PR campaigns are ubiquitous, and perhaps you might have a favourite or two in mind that you still have stuck in your head. Successful PR campaigns can be said to be those that are the most impactful. In recent memory, one notable one would be when the movie Avengers: Infinity War surpassed Star Wars: The Force Awakens in 2018 to have the biggest opening weekend of all time, after which the Star Wars Twitter account tweeted this photo to congratulate the passing of the baton (or lightsaber, in this case).
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In this post, we’ll share several valuable tips about how to create a successful PR campaign, as well as our top PR campaigns during the 2020/21 period.
You’ve definitely seen PR campaigns while you’re out and about. A PR campaign, or a public relations campaign, is a piece of communication meant to promote a product or service, though as HubSpot’s definition adds, can include dealing with a brand’s reputation. If you’re still unsure what it is exactly, fret not as later in this article there will be a few examples for reference.
Public relations is absolutely crucial to any business. It’s about sharing to your target market and audiences what you do, why you do it (your story), and why people should be invested in what you’re doing, so that you can grow further. This is why it is important to cultivate and maintain a positive and ideal brand image of your choice through PR.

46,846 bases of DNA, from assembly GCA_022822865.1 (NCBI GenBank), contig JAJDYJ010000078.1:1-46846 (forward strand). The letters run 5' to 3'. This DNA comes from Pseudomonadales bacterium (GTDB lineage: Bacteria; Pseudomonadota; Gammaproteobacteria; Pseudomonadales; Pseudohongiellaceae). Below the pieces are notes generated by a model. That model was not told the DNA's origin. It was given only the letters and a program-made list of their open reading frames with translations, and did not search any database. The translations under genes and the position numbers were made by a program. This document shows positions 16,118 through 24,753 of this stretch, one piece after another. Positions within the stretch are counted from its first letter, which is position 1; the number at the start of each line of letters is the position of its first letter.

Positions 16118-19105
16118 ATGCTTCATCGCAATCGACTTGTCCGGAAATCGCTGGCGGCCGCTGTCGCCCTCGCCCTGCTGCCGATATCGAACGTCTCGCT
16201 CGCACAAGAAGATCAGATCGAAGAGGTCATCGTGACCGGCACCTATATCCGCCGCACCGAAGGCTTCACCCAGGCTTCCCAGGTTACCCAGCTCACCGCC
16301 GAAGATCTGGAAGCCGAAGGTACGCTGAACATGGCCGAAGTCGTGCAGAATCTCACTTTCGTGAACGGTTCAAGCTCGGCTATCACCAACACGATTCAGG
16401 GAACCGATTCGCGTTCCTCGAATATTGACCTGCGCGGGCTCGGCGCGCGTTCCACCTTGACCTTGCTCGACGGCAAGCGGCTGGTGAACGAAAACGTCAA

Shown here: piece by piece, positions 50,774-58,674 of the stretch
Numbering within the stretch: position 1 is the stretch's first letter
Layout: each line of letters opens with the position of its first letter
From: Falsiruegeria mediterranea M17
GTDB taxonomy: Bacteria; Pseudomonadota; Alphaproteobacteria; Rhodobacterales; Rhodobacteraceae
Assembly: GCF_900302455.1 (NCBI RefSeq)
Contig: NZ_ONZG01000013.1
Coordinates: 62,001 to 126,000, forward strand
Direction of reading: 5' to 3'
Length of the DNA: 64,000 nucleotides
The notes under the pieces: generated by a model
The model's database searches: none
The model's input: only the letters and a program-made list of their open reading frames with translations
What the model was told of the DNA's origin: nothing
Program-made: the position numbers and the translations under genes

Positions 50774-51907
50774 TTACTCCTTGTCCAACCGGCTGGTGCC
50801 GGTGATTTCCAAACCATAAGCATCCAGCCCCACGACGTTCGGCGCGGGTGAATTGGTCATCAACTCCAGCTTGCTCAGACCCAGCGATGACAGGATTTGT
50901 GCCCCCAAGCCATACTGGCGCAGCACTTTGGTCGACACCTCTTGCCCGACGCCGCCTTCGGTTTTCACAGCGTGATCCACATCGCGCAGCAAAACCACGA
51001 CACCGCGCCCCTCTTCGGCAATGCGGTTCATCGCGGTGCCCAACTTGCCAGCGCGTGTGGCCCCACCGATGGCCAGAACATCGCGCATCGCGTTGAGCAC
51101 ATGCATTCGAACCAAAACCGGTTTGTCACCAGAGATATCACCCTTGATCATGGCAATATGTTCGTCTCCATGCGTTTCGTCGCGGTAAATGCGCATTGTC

We have taken the best and most noteworthy PR campaign tips and strategies from HubSpot, Prowly, and Forbes, to help you achieve campaign success. This is a non-exhaustive list of tips to create a successful PR campaign - so much work goes into creating one that there is truly an endless list, but these are good starting points to work off from.
A key part of a successful PR campaign will be goal-setting, as is with many other things. You will need to define what ‘success’ looks like for your campaign - the metrics of success. Perhaps this can include sales figures of the product you want to promote, or to cultivate a positive brand image among your target audience. This has to be specific so that you know you’re getting the results you want and need. For instance, what would this positive brand image be, and how do you determine if this has been created?
Setting PR campaign goals will ensure that your plans are on the right track with a goal in mind, and that you will meet the aims of your campaign.
Your target audience is a vital part of your PR campaign since they will be the receivers of the messaging and ultimately the role as a judge falls upon them. In order to effectively reach and relate to them, you will need to understand their demographic and what makes them tick. This would mean they would be a factor in determining the time and messaging of your campaign, and perhaps even the platforms it will be on. Immerse yourself in their world, and you’ll likely get better reception.